Quickie Elections, Part II

The process below is the current National Labor Relations Board (NLRB) representation election flowchart. It is easy to see from this Rube Goldfarb design that the NLRB and its election procedure needs help, but a quickie election is not the answer. Most of the right side of the diagram would be deferred to a post-election process. Currently, each regional director of the NLRB has a timetable that would produce an election 42 days after the filing of a petition; this timetable has nothing to do with due process but has everything to do with the compensation of these government administrators.


(Source: https://www.nlrb.gov/resources/nlrb-process)

Since 1979, with the passage of the Civil Service Reform Act, all regional directors and most administrative managers in nearly all federal agencies have been participants in a bonus system that is part of the Senior Executive Service. Within the NLRB, original standard for elections being conducted was 50 days and, to make it more difficult for employers, the election directive has been shrunk to 42 days. Timeliness of performance is one of the important standards upon which the original directors rely on in their competition with all other regional directors to receive a bonus of 20% of their pay. The subordinates of the regional directors push ruthlessly to get an election conducted. The issues and well being of the employees, for whom the act was written to protect, are not a consideration. Now, with the anticipated move to speed of light elections, the trampling of due process many fear would be exacerbated.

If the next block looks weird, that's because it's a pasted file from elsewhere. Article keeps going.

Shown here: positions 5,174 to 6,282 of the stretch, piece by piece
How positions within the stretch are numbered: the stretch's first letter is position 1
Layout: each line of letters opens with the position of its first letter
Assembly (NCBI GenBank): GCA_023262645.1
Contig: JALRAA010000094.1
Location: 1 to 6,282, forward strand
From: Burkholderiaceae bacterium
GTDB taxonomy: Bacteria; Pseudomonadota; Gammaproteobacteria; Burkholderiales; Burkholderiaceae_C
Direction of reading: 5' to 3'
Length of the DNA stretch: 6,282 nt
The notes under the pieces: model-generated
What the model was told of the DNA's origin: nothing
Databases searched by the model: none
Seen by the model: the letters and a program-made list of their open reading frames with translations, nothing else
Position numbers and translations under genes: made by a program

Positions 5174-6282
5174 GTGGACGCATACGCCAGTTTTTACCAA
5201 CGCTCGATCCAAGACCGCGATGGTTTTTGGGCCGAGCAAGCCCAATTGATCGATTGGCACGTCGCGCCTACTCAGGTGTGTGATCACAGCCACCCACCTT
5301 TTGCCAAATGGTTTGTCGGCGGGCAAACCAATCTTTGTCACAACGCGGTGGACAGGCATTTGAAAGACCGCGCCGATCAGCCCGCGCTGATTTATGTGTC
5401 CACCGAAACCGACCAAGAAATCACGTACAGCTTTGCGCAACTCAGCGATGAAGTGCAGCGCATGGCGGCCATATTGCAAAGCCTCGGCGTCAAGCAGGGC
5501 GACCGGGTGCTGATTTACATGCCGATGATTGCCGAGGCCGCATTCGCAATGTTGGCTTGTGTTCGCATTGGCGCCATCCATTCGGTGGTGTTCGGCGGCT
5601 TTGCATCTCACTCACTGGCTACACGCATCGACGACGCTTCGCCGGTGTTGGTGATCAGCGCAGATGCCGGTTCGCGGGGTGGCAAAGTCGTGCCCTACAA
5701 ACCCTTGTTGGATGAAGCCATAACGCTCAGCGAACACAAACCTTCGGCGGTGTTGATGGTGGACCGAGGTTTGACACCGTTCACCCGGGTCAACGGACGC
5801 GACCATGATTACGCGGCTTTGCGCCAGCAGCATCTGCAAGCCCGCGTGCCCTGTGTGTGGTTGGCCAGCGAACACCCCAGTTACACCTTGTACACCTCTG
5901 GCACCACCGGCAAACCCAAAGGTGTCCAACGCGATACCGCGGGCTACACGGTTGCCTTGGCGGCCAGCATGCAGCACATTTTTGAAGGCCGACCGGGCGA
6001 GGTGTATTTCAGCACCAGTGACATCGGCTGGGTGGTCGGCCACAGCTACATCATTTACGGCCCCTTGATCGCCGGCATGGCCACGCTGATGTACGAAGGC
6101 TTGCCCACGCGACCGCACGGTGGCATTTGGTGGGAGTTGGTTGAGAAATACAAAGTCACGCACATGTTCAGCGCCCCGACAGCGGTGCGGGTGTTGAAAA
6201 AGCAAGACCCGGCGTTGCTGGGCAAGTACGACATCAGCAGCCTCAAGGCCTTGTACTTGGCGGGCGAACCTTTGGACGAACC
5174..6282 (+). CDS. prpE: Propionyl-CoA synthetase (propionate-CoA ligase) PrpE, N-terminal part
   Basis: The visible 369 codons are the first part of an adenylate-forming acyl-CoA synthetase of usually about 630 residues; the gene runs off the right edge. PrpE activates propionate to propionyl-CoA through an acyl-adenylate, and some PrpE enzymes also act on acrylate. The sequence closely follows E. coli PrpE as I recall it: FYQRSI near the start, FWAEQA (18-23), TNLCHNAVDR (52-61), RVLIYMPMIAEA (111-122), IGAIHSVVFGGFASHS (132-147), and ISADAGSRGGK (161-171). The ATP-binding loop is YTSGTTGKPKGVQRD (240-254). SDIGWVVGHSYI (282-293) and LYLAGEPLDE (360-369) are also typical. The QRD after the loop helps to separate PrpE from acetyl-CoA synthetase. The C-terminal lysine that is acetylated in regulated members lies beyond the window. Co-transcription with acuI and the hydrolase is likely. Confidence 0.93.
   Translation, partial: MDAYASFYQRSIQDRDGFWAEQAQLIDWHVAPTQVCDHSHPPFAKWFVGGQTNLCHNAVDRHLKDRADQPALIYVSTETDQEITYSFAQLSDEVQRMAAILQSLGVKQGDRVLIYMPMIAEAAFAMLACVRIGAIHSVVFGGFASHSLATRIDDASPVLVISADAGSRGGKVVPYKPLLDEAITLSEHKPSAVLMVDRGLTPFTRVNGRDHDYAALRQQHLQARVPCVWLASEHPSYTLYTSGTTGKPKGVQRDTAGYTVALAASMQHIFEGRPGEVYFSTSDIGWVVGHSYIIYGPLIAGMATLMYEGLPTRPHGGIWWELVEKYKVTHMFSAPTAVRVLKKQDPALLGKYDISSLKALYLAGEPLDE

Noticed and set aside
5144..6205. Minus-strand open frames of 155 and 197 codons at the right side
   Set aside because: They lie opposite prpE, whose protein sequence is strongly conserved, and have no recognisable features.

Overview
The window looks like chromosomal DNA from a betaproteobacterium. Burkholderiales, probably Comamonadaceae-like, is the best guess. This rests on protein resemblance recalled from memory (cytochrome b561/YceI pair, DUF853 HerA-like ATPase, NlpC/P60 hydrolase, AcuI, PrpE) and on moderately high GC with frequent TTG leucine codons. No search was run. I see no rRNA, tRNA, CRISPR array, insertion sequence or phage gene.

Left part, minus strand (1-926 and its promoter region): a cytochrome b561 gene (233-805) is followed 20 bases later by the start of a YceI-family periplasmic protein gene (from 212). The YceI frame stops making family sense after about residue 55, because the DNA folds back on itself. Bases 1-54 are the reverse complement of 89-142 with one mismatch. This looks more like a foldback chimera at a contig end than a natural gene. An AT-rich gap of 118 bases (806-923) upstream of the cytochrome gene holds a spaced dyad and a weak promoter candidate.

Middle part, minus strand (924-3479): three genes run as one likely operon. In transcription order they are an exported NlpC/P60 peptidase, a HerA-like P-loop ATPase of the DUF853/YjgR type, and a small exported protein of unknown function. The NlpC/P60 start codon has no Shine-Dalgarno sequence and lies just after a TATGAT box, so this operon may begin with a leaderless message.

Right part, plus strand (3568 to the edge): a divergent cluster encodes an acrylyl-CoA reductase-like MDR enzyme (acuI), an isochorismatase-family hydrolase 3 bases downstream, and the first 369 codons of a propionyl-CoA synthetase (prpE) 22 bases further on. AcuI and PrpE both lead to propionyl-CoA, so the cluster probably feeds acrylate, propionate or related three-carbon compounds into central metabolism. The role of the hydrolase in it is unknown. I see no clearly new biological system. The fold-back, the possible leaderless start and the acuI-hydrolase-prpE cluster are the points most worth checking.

The great irony is this agency is so incredibly inept it can hardly conduct an election in 17 days when both parties agree to everything. Employers should rest somewhat easier, since it is unlikely that a quickie election will happen much sooner than at least a month following the filing of the petition. An alert employer will easily be able to conduct a full campaign, designed to inform their employees about the other side of the issue, within that period of time.  For more information, please contact the experienced labor relations consultants at ANHS to find out how to avoid being a victim of a labor relations conflict.

Best regards,

William R. Adams, Ph.D.

President and CEO

Adams, Nash, Haskell & Sheridan